The Rouse Company

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The Rouse Company
Former typeCommercial Real Estate Development
Predecessor(s)Moss-Rouse Company
Successor(s)General Growth Properties Inc., The Howard Hughes Corporation (2010)
Defunct2004
Key peopleJames Rouse, Melvin J. Berman, Hunter Moss, Churchill Gibson Carey
SubsidiariesThe American City Corporation, Howard Research and Development, Community Research and Development
 
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The Rouse Company
Former typeCommercial Real Estate Development
Predecessor(s)Moss-Rouse Company
Successor(s)General Growth Properties Inc., The Howard Hughes Corporation (2010)
Defunct2004
Key peopleJames Rouse, Melvin J. Berman, Hunter Moss, Churchill Gibson Carey
SubsidiariesThe American City Corporation, Howard Research and Development, Community Research and Development

The Rouse Company, founded by Hunter Moss and James W. Rouse in 1939, was a publicly held shopping mall and community developer from 1956 until 2004, when General Growth Properties Inc. purchased the company.

The Moss-Rouse Company was founded as a FHA mortgage company with a loan from Hunter Moss's sister. Rouse leveraged his knowledge as loan guarantee specialist at the Federal Housing Administration to establish a Baltimore-based mortgage company specializing in FHA backed loans. Moss-Rouse hired a WWII Navy friend hired Churchill G. Carey from Connecticut General, who in turn provided capitol for future projects. Carey would hold positions ranging from president to CEO of the mortgage company subsidiary .[1] Upon hiring of Jim Rouse's brother in 1952, Hunter Ross sold his share of the company renaming the firm the James W Rouse Company.[2]

The Rouse Company built some of the first enclosed shopping malls, and it pioneered the development of festival marketplaces, such as Jacksonville Landing in Jacksonville, Faneuil Hall in Boston, South Street Seaport in New York City, Waterside in Norfolk, Harborplace in Baltimore, and Bayside Marketplace in Miami. They also developed The Shops at National Place in downtown Washington, D.C. that opened in 1984-85.

The company has also been credited as the pioneer of the first successful food court in an enclosed shopping mall, when the food court at the Sherway Mall in Toronto opened for business in 1971. It followed an unsuccessful attempt at the Plymouth Meeting Mall in 1968, which reportedly failed because it was "deemed too small and insufficiently varied."

Its community projects include the Village of Cross Keys in Baltimore and the planned cities of Columbia, Maryland (where it was headquartered), Bridgeland Community, Texas, and Summerlin, Nevada. Howard Research and Development was formed as a subsidiary to facilitate the Columbia Project with Connecticut General and Chase Manhattan as stakeholder with interest deferred loans. In 1966 The James W Rouse Company was restructured as the Rouse Company, adding HRD as a separate entity shielded Rouse Corporation from debt liability of the Columbia development. Columbia Development Corporation was formed a subsidiary of HRD using subcontracted Rouse Company employees. In 1985 CIGNA (Connecticut General) divested it's interest in HRD and the project back to Rouse for $120 million at a net loss.[3]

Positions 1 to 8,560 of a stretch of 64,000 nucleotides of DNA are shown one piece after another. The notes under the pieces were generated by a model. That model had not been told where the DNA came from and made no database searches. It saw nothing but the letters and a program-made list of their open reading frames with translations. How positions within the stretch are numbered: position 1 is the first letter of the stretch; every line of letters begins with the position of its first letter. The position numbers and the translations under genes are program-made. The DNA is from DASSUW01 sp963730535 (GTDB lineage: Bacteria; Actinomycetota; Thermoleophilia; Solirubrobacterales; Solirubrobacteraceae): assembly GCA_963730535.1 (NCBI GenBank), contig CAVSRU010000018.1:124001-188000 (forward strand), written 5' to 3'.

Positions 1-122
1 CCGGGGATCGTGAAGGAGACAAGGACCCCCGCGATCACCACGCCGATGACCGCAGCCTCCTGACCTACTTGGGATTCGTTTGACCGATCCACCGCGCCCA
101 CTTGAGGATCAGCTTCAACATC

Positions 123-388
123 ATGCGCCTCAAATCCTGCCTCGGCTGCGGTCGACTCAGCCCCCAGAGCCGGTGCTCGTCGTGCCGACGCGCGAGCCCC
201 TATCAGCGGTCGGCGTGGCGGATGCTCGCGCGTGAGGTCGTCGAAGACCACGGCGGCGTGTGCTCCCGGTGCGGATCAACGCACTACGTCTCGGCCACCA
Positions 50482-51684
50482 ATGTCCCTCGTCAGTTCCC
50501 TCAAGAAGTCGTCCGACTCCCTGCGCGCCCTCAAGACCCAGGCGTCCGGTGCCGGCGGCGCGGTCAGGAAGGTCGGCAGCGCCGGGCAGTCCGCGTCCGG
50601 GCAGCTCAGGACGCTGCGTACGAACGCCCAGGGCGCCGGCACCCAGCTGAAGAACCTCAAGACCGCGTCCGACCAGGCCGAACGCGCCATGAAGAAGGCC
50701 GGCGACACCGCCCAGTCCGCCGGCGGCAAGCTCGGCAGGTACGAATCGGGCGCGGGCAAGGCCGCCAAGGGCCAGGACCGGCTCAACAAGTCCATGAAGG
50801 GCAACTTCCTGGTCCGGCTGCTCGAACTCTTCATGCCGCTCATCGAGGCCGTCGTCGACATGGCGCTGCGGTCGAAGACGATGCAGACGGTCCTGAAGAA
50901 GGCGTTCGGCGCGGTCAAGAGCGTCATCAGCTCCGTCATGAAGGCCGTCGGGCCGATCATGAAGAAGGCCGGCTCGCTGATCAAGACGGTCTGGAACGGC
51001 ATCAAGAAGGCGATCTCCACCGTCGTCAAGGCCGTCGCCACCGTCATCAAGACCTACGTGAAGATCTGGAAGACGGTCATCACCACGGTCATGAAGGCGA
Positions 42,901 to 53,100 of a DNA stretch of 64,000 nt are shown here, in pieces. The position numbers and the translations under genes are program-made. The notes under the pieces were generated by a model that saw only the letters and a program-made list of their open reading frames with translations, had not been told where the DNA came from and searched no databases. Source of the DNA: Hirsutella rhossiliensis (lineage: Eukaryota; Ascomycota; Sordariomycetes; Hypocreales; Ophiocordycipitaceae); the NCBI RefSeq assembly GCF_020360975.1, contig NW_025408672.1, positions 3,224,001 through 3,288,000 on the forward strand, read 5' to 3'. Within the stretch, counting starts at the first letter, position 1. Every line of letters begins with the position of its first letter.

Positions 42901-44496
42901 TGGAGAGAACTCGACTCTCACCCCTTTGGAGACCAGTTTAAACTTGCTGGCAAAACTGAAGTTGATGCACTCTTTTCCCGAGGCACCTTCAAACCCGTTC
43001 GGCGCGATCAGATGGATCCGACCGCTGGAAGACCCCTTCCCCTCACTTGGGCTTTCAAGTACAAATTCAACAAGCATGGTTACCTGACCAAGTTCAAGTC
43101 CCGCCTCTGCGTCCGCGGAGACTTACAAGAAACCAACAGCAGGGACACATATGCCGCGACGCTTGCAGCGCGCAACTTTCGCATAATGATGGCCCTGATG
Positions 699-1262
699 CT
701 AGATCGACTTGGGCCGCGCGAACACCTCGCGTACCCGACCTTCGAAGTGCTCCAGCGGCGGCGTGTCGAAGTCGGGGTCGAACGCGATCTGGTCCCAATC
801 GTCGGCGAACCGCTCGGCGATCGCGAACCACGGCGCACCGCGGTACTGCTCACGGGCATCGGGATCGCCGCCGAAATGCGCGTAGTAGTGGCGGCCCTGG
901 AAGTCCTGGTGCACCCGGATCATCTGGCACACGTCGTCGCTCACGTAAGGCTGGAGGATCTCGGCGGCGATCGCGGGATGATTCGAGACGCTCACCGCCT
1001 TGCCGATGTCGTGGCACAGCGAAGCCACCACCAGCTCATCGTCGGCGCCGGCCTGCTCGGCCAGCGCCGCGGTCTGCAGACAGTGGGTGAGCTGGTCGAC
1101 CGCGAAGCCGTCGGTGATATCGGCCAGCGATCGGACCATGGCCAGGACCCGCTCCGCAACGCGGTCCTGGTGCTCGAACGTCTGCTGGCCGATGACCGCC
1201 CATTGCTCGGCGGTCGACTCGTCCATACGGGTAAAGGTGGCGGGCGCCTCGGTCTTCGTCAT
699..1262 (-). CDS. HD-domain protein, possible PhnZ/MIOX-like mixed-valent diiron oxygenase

The Company Moved its headquarters to the Cross Keys development, then to the project at Columbia Maryland in December 1969.[4]

Rouse created the subsidiary company The American City Corporation to take adavantage of the National Urban Policy and New Community Development Act of 1970, A HUD program which granted developers incentives and loans to build Title VII "New Towns" with mandatory percentages of low income housing projects.[5][6]

In 1986 former General manager of Columbia and executive vice president of development Micheal Spear became president as a successor to Rouse. August 1990, Spears died in a crash with his wife and one daughter in his Piper PA-31T Cheyenne attempting a single engine missed approach near Logan International Airport.[7][8]

In 1996, The Howard Hughes Corporation, which had extensive property and other business interests, became a subsidiary. On November 12, 2004, the Rouse Company was sold to Chicago-based General Growth Properties Inc., another shopping mall developer.[9]

In 2012, General Growth Properties spun off 30 malls into a new real estate investment trust, Rouse Properties.[10]

See also[edit]

Notes[edit]

  1. ^ The Baltimore Sun. 5 April 2008. 
  2. ^ Paul Marx. Jim Rouse: Capitalist/idealist. p. 39. 
  3. ^ Joshua Olsen. Better Places, Better Lives. p. 237. 
  4. ^ "Columbia's first 25 years: a chronology". Baltimore Sun. 14 June 1992. 
  5. ^ The American City Corporation (January 1971). Urban Life In New and Renewing Communities. 
  6. ^ Paul Marx. Jim Rouse: Capitalist/idealist. p. 160. 
  7. ^ "Plane Crash Kills Head Of Firm That Developed Westlake Center". The Seattle Times. 25 August 1990. 
  8. ^ "NTSB report NYC90FA199". Retrieved 5 February 2014. 
  9. ^ "Over 50 Years of Experience". General Growth Properties. Retrieved 2009-12-09. [dead link]
  10. ^ Information Package. Rep. Rouse Properties, 21 Aug. 2011.
  11. ^ Paul Marx. Jim Rouse: Capitalist idealist. p. 91. 
  12. ^ Barry Maitland. The new architecture of the retail mall. p. 148. 

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